Once I went to the Holy Land with my mother-in-law and her sister – my wife’s aunt. We were part of a group traveling with Educational Opportunities. The trip was as much a pilgrimage as it was a tour. When we arrived home we had experiences to share and slides to show. The three of us got together and we were joined by my wife and her aunt’s husband. We watched the pictures and relived the trip with all its emotion and spiritual learnings. I think I had about a third of my slides still to show when the husband stood up. He had been fidgeting for a while, and he had come to the point where he just couldn’t take it any more. When the pleading looks to his wife had not had the desired effect he said to her in a gentle but firm voice: “I’ve got to go!” He had hit the wall. Watching slides of trips that other people have taken will do that to you.
As I write this I am at a conference with four other people from our church. We have had a day of workshops and each of us have attended different sessions. We arrived back to the hotel this evening and spent over three hours together talking about what we had experienced throughout the day. We have begun to think about what we might do differently at First UMC Burlington. We talked about the worship service, the buildings, how we are structured, possibilities for music … It is obvious that our brains have been in hyper-drive all day, and we couldn’t just turn them off – until about 9 PM. That’s when we “hit the wall”. Exhaustion will do that to you.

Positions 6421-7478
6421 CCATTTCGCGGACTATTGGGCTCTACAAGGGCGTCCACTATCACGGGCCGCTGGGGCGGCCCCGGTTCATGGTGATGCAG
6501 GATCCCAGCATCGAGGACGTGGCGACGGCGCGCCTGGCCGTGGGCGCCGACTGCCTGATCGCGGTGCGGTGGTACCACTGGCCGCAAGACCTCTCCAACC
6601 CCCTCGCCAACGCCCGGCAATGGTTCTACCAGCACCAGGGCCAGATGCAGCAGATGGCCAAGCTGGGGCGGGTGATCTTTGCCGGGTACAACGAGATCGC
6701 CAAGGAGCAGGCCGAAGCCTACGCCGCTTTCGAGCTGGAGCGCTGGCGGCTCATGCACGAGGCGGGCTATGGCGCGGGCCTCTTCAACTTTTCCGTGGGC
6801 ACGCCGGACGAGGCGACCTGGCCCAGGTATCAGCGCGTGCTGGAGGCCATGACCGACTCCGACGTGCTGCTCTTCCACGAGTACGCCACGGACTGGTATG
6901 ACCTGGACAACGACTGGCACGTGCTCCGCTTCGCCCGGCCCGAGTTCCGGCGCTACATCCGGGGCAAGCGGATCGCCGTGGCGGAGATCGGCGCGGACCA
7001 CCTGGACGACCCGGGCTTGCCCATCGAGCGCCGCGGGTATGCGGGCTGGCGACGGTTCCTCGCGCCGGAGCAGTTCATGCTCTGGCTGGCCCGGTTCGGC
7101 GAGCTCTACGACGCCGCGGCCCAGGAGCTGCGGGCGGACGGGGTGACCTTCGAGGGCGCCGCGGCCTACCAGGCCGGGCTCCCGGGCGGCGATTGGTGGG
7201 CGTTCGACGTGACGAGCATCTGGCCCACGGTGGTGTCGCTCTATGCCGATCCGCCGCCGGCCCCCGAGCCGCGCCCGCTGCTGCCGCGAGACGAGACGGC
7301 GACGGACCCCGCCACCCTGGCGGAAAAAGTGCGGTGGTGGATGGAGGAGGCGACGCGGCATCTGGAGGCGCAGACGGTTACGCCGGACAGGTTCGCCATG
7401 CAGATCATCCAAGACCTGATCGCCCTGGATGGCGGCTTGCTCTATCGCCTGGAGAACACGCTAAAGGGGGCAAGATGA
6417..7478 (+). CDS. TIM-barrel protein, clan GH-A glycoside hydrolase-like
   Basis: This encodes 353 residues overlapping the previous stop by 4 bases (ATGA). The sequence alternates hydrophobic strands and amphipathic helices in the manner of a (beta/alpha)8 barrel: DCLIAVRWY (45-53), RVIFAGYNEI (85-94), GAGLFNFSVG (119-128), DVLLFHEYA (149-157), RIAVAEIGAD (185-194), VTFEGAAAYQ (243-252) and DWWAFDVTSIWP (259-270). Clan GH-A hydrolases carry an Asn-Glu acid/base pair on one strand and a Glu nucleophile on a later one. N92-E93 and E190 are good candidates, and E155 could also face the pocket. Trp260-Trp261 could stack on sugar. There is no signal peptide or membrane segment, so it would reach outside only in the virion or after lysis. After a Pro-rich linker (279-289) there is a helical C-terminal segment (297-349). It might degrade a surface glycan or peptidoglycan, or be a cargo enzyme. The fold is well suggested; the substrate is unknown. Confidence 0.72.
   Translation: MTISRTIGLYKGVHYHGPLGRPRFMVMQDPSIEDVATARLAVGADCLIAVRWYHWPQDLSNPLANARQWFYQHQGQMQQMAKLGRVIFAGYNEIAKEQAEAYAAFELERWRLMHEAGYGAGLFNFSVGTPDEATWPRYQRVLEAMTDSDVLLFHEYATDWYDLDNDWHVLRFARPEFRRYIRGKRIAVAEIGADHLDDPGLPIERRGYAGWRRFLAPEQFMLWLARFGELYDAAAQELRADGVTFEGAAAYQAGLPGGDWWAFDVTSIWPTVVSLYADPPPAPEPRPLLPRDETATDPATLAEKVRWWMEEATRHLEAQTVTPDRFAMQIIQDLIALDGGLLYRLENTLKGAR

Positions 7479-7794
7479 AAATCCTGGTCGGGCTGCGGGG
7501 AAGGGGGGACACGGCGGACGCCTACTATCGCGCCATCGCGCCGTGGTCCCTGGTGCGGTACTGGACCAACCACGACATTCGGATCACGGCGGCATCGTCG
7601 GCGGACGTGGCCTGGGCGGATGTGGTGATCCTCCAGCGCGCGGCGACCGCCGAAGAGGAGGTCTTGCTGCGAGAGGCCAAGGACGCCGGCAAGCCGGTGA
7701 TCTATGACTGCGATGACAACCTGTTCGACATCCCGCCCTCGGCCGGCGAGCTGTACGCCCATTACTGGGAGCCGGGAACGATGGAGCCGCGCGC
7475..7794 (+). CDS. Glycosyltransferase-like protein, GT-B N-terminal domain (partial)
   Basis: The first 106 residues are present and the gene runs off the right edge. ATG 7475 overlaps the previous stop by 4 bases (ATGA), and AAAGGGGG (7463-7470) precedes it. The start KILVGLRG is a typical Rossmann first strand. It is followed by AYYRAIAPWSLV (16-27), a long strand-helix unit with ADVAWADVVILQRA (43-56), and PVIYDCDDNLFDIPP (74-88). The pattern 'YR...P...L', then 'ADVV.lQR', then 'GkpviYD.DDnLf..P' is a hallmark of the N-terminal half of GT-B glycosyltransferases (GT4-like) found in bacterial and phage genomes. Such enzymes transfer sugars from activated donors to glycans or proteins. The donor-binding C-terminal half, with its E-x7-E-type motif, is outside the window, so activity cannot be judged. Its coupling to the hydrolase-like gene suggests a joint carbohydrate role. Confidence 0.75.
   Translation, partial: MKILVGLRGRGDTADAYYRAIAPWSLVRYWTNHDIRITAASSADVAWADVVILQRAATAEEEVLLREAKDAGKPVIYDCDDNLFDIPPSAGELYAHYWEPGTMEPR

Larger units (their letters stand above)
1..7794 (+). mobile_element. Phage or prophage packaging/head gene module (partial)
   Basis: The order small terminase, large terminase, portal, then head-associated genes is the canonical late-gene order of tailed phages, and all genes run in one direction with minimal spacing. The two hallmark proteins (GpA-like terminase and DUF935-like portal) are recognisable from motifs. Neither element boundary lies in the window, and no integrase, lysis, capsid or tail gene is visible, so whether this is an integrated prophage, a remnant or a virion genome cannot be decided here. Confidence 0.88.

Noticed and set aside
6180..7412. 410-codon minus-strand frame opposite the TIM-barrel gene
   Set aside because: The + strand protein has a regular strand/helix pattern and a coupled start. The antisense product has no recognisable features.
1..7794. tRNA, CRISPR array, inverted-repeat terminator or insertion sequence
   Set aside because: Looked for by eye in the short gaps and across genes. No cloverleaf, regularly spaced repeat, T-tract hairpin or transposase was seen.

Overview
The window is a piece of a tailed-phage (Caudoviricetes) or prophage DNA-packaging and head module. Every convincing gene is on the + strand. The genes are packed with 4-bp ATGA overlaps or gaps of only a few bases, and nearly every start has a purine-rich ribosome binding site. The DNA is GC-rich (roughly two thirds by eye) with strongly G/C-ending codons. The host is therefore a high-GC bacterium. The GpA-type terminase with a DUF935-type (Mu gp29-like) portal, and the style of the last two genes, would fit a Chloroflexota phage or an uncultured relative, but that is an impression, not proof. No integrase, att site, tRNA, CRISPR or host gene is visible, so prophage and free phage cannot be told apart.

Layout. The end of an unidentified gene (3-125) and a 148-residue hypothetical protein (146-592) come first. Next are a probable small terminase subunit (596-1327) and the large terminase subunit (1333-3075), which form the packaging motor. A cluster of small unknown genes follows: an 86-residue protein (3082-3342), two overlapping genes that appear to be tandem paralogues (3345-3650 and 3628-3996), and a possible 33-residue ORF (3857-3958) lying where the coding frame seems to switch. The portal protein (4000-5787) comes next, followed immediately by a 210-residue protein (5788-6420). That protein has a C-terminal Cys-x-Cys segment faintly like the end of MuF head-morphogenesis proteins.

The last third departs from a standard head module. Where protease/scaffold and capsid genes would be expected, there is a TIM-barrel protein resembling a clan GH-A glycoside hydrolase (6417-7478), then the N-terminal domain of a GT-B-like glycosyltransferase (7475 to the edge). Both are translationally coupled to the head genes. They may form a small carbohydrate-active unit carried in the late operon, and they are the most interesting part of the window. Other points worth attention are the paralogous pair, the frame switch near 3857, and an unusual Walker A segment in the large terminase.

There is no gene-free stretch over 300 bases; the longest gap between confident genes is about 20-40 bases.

“The Five Essential Roles …”; “The Ten things You have to Know About …”; “How to Reach the …” At 9 PM we just couldn’t do it any more.
We can’t take it all home with us and expect others in our church to sit there and listen to us relive our excitement. We are going to have to separate out what is meant to be shared with everyone and what was meant only for us individually.
How much information do you receive every day that is “essential” to your happiness and well-being? Have you ever shut yourself down for no other reason than that you had heard or experienced enough? Compassion fatigue can affect the most empathetic among us. The constant stream of bad news can make us deaf to the suffering of others.
Information overload is part of our lives every day, whether it comes in the form of good news or bad. We have another day and a half at this conference to sift through all the ideas and discern the several that are ours for the keeping and sharing. May the Spirit give us wisdom so that we can let all the other stuff go.